“I was falling out of love with it. And at the same time I was finally coming to realize that okay, there’s this thing that’s been inside you ever since you were a little kid, and in many ways you use sports to hide it. You use sports to try and bury it. And at one point you even tried to kill it, but she wouldn’t die.”

After transitioning, Webb explained that her love of sport came back, with even more power and meaning than before. 

“It’s a matter of how you represent yourself,” she explained. 

“The first time playing sports as my authentic self meant more to me because for the first time I was actually representing myself at a starting line.

“It wasn’t this caricature of me out there playing a game anymore, now it’s me playing a game.”

As an athlete, representing yourself, your team or your country can be one of the most powerful experiences. When you get to do that in the way you have always wanted to, it can mean everything. 

“I’m at the end of a road race and seeing my name with an F [for female] next to it, the first time seeing my name the way I want to see it. Those are big things and they meant a lot.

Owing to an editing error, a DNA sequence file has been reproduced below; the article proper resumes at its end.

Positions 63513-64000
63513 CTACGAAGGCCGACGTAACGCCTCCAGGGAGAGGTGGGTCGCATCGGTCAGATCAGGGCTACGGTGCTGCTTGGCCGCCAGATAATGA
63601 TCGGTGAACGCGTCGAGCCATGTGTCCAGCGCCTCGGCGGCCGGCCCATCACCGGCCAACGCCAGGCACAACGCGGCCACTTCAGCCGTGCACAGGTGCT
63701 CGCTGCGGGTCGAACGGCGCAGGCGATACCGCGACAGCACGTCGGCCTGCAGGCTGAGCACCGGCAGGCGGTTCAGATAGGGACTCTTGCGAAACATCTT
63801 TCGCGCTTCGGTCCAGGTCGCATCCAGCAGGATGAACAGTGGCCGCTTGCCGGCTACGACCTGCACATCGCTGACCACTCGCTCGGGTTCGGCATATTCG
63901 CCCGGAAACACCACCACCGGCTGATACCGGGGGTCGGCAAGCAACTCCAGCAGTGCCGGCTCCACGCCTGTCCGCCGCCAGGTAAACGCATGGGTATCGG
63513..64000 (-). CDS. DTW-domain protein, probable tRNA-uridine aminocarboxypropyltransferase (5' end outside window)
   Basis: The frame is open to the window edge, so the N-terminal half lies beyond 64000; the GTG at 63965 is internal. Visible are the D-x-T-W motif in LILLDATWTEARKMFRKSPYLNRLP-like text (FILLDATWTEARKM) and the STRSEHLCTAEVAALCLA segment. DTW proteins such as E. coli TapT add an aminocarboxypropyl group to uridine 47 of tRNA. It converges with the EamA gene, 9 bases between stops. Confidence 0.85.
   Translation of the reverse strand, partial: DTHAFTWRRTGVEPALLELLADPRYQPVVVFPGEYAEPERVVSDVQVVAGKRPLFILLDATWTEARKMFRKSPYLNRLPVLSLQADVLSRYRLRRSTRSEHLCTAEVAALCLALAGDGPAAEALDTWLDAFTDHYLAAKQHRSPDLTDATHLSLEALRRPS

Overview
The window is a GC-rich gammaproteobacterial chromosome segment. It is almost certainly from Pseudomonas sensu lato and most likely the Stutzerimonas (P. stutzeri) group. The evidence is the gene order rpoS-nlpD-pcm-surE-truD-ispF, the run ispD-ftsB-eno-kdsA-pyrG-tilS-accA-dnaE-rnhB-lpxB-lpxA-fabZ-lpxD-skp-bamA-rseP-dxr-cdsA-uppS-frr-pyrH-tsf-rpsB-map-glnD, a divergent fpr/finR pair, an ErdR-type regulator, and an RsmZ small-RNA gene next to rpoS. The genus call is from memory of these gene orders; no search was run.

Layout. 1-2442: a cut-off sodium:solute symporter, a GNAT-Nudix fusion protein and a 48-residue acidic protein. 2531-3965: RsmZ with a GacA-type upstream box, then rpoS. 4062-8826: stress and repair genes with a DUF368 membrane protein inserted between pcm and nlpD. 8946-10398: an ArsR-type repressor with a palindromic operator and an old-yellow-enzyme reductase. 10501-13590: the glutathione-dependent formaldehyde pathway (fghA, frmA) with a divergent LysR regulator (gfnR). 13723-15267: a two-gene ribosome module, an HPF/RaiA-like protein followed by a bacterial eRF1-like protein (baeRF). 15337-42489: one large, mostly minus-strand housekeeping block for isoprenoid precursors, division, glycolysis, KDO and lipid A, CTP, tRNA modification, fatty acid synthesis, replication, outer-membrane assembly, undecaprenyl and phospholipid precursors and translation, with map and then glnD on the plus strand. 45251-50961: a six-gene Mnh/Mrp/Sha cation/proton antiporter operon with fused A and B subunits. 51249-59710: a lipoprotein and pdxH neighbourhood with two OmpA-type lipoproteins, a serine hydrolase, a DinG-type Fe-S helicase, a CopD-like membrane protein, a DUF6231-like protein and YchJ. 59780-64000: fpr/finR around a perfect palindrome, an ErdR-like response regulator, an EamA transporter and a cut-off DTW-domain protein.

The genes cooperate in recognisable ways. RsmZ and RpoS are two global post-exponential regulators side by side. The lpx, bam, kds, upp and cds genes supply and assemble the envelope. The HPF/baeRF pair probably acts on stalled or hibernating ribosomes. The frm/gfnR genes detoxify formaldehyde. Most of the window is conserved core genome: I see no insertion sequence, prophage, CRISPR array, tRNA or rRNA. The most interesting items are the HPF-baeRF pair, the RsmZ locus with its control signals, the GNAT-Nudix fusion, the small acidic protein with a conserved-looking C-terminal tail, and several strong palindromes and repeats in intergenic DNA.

“Transition brought me back to why I love sports in the first place. I got my love of sports back.”

Webb playing flag football. Photo courtesy of Karleigh Webb.
Webb playing flag football. Photo courtesy of Karleigh Webb.

Living with systemic racism 

In addition to the role that sport has played in her own life, Webb talked about how it can help pave the way for positive conversations in many different walks of life. 

In the United States, the average life expectancy of trans women of colour is only 35 years old. 

Webb has beat that statistic despite facing all kinds of discrimination, something that is not lost on her, and growing up as a black male prior to her transition presented its own set of challenges.